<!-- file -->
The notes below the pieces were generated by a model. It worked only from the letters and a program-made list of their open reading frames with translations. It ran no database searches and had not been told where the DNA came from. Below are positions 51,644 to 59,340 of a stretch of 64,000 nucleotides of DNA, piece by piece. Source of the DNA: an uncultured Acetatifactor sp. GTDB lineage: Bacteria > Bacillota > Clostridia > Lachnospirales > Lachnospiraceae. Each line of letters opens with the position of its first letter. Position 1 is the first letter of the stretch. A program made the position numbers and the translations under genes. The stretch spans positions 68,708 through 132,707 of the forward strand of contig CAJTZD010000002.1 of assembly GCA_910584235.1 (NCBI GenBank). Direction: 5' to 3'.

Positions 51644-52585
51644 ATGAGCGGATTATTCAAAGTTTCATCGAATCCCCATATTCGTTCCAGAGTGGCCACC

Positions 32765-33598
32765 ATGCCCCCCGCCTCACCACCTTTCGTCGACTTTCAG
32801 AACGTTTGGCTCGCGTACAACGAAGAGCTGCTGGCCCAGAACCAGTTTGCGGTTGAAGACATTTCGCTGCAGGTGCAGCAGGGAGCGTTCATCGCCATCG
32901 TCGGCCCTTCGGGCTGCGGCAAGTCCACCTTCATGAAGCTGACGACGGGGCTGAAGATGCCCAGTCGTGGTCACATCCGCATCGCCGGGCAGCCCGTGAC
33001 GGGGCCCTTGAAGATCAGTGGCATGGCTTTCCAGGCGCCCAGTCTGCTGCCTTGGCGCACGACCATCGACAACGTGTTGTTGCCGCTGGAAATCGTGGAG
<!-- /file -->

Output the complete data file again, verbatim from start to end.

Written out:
The notes below the pieces were generated by a model. It worked only from the letters and a program-made list of their open reading frames with translations. It ran no database searches and had not been told where the DNA came from. Below are positions 51,644 to 59,340 of a stretch of 64,000 nucleotides of DNA, piece by piece. Source of the DNA: an uncultured Acetatifactor sp. GTDB lineage: Bacteria > Bacillota > Clostridia > Lachnospirales > Lachnospiraceae. Each line of letters opens with the position of its first letter. Position 1 is the first letter of the stretch. A program made the position numbers and the translations under genes. The stretch spans positions 68,708 through 132,707 of the forward strand of contig CAJTZD010000002.1 of assembly GCA_910584235.1 (NCBI GenBank). Direction: 5' to 3'.

Positions 51644-52585
51644 ATGAGCGGATTATTCAAAGTTTCATCGAATCCCCATATTCGTTCCAGAGTGGCCACC

Positions 32765-33598
32765 ATGCCCCCCGCCTCACCACCTTTCGTCGACTTTCAG
32801 AACGTTTGGCTCGCGTACAACGAAGAGCTGCTGGCCCAGAACCAGTTTGCGGTTGAAGACATTTCGCTGCAGGTGCAGCAGGGAGCGTTCATCGCCATCG
32901 TCGGCCCTTCGGGCTGCGGCAAGTCCACCTTCATGAAGCTGACGACGGGGCTGAAGATGCCCAGTCGTGGTCACATCCGCATCGCCGGGCAGCCCGTGAC
33001 GGGGCCCTTGAAGATCAGTGGCATGGCTTTCCAGGCGCCCAGTCTGCTGCCTTGGCGCACGACCATCGACAACGTGTTGTTGCCGCTGGAAATCGTGGAG